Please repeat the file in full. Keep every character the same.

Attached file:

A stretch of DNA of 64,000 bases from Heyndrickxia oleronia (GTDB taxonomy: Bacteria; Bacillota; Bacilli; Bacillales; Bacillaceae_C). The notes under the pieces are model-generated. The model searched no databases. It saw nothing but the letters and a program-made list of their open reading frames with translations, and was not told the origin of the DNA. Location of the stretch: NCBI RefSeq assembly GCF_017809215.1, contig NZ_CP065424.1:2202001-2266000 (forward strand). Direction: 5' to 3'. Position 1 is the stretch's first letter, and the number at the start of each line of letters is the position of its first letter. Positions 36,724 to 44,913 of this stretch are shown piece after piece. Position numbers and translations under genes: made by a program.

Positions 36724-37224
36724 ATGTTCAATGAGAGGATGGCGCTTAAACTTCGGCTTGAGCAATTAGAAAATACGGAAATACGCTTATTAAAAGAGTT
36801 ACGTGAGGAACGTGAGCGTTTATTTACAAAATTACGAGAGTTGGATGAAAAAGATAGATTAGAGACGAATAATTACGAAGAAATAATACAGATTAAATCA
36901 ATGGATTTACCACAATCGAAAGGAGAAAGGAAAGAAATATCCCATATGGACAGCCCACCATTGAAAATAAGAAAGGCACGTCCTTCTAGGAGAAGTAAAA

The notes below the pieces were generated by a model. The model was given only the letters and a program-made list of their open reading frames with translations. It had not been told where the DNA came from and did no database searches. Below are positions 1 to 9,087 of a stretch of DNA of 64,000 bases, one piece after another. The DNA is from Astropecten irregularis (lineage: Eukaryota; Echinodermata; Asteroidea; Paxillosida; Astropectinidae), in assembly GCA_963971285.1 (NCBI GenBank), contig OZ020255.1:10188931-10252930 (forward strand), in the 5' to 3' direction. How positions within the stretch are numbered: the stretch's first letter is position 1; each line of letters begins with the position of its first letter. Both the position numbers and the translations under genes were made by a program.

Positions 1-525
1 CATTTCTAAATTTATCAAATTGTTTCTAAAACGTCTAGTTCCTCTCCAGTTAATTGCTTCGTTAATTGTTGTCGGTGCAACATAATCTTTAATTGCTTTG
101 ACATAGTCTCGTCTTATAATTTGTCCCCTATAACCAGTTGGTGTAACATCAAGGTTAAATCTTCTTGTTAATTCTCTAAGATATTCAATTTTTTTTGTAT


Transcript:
A stretch of DNA of 64,000 bases from Heyndrickxia oleronia (GTDB taxonomy: Bacteria; Bacillota; Bacilli; Bacillales; Bacillaceae_C). The notes under the pieces are model-generated. The model searched no databases. It saw nothing but the letters and a program-made list of their open reading frames with translations, and was not told the origin of the DNA. Location of the stretch: NCBI RefSeq assembly GCF_017809215.1, contig NZ_CP065424.1:2202001-2266000 (forward strand). Direction: 5' to 3'. Position 1 is the stretch's first letter, and the number at the start of each line of letters is the position of its first letter. Positions 36,724 to 44,913 of this stretch are shown piece after piece. Position numbers and translations under genes: made by a program.

Positions 36724-37224
36724 ATGTTCAATGAGAGGATGGCGCTTAAACTTCGGCTTGAGCAATTAGAAAATACGGAAATACGCTTATTAAAAGAGTT
36801 ACGTGAGGAACGTGAGCGTTTATTTACAAAATTACGAGAGTTGGATGAAAAAGATAGATTAGAGACGAATAATTACGAAGAAATAATACAGATTAAATCA
36901 ATGGATTTACCACAATCGAAAGGAGAAAGGAAAGAAATATCCCATATGGACAGCCCACCATTGAAAATAAGAAAGGCACGTCCTTCTAGGAGAAGTAAAA

The notes below the pieces were generated by a model. The model was given only the letters and a program-made list of their open reading frames with translations. It had not been told where the DNA came from and did no database searches. Below are positions 1 to 9,087 of a stretch of DNA of 64,000 bases, one piece after another. The DNA is from Astropecten irregularis (lineage: Eukaryota; Echinodermata; Asteroidea; Paxillosida; Astropectinidae), in assembly GCA_963971285.1 (NCBI GenBank), contig OZ020255.1:10188931-10252930 (forward strand), in the 5' to 3' direction. How positions within the stretch are numbered: the stretch's first letter is position 1; each line of letters begins with the position of its first letter. Both the position numbers and the translations under genes were made by a program.

Positions 1-525
1 CATTTCTAAATTTATCAAATTGTTTCTAAAACGTCTAGTTCCTCTCCAGTTAATTGCTTCGTTAATTGTTGTCGGTGCAACATAATCTTTAATTGCTTTG
101 ACATAGTCTCGTCTTATAATTTGTCCCCTATAACCAGTTGGTGTAACATCAAGGTTAAATCTTCTTGTTAATTCTCTAAGATATTCAATTTTTTTTGTAT